In Australia, a motorvehicle trader must be registered/licenced. A friend purchased a car to find she needed new brake pads withing 10,000kms. Taking it back to the dealer he was not very forthcoming with assistance until she said she would go to the licencing authorities with the tale of the dealer selling a vehicle which didn't meet the legal requirements for registration (brake pads must be no less than 50% worn or similar) at which point the brakes were 'instantly' fixed at no cost. Is there are similar authority where you are?

Finally, many many years ago, a 'yank tank' (remember I live in Aus.) was purchased and proved to be a total lemon. After repeated tries to get the vehicle repaired and then replaced the owner had a sign writer write the problems and responses all over the car and then legally parked it outside the dealers. The dealer tried to have the vehicle removed but couldn't and then offered the owner a new vehicle to replace his lemon. The owner politely declined and continued parking the car outside the dealers with the obvious result of effecting the dealers trade. Naurally, the vehicle and the dealer received media attention which obviously didn't help with sales. just a thought.

anyhow, good luck with whtever course of action you take.
 

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Everyone,

I unfortunately have what is possibly the worst dealer experience anywhere.

I wanted to buy a 748 or 996 and after a long search, I came across what looked like a pristine 2001 748S. The bike was being sold by Unique Superbikes (Unique SBK) in Miami, so after some negotiating, I made the purchase.
The disclosed odometer reading was 14167 miles, but when I took the bike home, After a long ride, I noticed the odometer had not changed. I called the dealer and tried to get some resolution. What is even worse, the engine failed the next morning. Leo, the owner would not even consider taking the bike back and offered to buy the bike back minus the cost to repair it!
I finally trailered the bike to a reputable Ducati mechanic, had it inspected and was told that the bike was likely a lemon when I bought it, and that the engine had potentially many more miles than the disclosed number.
A new odometer cable, coolant reservoir and complete engine reduild later, all at a cost of over $4000 plus the purchase price of $5826 and not only did the dealer not help, but actually sent my registration C.O.D. For and additional $134!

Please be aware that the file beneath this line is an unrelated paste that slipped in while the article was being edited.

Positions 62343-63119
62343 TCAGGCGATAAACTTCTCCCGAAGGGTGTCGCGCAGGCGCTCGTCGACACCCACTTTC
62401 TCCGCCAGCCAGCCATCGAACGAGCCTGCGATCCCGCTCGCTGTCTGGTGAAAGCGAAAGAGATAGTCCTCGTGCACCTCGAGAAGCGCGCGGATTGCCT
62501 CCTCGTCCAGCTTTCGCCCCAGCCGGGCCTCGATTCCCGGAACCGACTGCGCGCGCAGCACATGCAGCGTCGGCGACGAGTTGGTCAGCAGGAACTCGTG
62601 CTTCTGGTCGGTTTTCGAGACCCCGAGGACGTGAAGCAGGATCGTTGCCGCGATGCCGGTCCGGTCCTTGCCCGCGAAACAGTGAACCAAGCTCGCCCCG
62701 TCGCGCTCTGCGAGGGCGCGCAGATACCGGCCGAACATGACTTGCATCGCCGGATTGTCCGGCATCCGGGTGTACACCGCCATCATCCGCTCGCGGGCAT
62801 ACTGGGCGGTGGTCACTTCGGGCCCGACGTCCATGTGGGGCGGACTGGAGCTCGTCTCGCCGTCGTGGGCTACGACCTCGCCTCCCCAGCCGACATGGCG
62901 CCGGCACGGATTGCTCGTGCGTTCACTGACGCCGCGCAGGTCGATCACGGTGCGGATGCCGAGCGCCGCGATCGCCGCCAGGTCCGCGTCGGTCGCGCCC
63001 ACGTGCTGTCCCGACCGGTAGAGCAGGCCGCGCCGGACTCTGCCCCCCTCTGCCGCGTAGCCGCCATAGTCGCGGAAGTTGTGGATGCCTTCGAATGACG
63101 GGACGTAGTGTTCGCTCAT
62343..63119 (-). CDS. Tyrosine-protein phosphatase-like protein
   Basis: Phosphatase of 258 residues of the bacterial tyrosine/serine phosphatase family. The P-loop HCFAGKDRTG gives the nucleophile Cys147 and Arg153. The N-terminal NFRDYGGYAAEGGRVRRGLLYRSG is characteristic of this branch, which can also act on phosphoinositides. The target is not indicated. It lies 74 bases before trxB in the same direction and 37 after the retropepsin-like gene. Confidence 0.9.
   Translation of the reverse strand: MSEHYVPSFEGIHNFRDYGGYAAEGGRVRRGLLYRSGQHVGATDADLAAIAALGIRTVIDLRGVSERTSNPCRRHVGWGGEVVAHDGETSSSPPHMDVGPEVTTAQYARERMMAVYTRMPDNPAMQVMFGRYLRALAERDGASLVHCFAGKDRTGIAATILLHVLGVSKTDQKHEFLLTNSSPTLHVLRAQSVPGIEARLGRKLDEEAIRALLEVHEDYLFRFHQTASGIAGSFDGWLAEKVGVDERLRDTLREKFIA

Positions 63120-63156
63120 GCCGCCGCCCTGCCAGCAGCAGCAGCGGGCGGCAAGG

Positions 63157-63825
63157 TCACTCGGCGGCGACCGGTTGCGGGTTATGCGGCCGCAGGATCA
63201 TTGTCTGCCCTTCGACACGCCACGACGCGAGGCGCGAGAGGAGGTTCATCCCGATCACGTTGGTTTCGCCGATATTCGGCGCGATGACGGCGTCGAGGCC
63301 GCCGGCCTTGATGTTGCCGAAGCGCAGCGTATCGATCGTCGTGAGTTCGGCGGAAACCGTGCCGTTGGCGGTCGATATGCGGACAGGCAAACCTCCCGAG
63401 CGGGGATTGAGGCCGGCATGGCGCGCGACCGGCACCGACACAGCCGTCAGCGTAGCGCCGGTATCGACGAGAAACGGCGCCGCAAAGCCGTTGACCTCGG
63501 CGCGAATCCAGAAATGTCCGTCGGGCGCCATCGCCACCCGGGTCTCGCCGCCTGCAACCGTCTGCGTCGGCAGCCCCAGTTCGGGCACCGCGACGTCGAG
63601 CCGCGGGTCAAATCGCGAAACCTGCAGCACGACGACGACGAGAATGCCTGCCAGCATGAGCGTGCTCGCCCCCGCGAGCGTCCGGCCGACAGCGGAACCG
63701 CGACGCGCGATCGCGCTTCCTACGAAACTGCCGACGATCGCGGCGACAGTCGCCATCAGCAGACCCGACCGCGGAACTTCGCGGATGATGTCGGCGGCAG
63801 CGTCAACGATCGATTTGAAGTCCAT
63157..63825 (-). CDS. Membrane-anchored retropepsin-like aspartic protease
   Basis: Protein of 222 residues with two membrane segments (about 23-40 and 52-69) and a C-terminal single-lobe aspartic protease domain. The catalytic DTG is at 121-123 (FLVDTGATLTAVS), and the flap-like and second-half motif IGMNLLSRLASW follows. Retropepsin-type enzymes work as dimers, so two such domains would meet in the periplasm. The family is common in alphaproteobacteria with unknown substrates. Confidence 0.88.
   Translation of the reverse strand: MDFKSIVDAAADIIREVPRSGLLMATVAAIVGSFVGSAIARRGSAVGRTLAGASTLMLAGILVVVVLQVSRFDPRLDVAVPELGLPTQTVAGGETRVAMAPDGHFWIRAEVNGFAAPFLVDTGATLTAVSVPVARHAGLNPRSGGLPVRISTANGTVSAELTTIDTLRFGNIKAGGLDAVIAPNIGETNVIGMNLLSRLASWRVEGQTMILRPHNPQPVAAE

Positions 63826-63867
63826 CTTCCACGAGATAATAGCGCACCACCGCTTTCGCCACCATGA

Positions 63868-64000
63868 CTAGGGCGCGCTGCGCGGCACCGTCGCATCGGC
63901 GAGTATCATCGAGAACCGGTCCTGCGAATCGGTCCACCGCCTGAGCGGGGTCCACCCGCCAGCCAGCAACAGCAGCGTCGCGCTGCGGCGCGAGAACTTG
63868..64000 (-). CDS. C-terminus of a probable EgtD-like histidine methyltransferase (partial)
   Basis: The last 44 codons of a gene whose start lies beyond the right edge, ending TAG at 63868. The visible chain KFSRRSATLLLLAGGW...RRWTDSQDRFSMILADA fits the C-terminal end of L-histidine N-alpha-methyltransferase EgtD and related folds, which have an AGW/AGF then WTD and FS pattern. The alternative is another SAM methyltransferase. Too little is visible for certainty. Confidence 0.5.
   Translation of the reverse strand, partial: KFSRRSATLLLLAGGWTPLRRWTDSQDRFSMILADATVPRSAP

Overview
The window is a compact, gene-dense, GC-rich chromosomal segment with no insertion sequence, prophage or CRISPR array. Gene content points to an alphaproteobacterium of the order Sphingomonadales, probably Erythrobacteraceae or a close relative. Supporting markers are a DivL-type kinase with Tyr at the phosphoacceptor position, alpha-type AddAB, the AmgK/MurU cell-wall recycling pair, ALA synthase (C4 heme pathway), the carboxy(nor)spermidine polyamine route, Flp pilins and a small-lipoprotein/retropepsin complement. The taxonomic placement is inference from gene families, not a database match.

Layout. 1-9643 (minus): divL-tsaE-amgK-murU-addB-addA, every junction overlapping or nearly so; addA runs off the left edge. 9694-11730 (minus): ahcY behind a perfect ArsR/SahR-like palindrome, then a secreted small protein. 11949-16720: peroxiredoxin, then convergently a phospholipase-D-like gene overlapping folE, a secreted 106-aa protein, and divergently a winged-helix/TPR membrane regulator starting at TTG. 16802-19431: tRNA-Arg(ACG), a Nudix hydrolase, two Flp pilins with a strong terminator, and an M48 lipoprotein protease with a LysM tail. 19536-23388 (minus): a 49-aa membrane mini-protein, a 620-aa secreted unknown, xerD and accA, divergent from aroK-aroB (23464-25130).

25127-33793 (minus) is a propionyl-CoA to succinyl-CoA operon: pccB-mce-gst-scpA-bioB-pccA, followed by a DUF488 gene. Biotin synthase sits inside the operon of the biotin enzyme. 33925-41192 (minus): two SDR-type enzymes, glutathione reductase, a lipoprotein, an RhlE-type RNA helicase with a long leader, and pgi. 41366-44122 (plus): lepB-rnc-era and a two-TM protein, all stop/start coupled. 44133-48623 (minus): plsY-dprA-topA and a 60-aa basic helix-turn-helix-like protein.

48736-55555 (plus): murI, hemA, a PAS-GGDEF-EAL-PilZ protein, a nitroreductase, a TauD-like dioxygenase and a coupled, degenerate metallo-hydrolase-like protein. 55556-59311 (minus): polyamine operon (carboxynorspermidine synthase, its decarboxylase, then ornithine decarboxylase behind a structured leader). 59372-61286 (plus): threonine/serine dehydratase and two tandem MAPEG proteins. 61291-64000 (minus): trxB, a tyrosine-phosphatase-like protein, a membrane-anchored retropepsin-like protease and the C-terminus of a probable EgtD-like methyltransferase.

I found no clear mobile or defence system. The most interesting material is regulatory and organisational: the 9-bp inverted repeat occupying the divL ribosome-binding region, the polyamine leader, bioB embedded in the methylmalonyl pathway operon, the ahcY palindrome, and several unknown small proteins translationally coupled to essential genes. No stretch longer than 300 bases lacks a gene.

His "way of helping" was to offer me a discount on the labor, if I took the bike over to his shop, which at this point was not an option for me, since the trust was not there any longer.

Yep...getting a lawyer is going to cost me even more, but I just cannot let this guy get away with. Beware, beware!

He should be brought to book Marco.

I bought a beautiful Honda 750 four a few years back. It was immaculate...looked brand new...The seller knew it had a engine problem...He didn't tell me...

Two weeks after buying it I was fitting a replacement engine..

It really is a case of buyer beware...

I don't know what the legalities are in your neck of the woods but this is your next task..to get best advice on where you stand. Hopefully you will be able to get reasonable compensation.

Personally after my experience I would go right back to the seller as soon as the problem became apparent and demand my money back as the bike is not fit for purpose ...If it ever happens to me again that is what I shall do.

Best of luck
joe

It's a case of buyer beware.
 

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Discussion Starter #10
That is bad news mate, I know in the US there is certain Lemon laws and I know like us over here there is a thing such as Value for money, where the use of a product is determined by the price, ie, if you pay for something then you should be able to use it for something near the value of what you paid for it.
But in your case this sounds even worse, I can't believe he would not take it back, what went wrong on the bike, I will put money on it that he knew there was something wrong. It's not like you bought a off-road vehicle, there would have to be some warranty involved?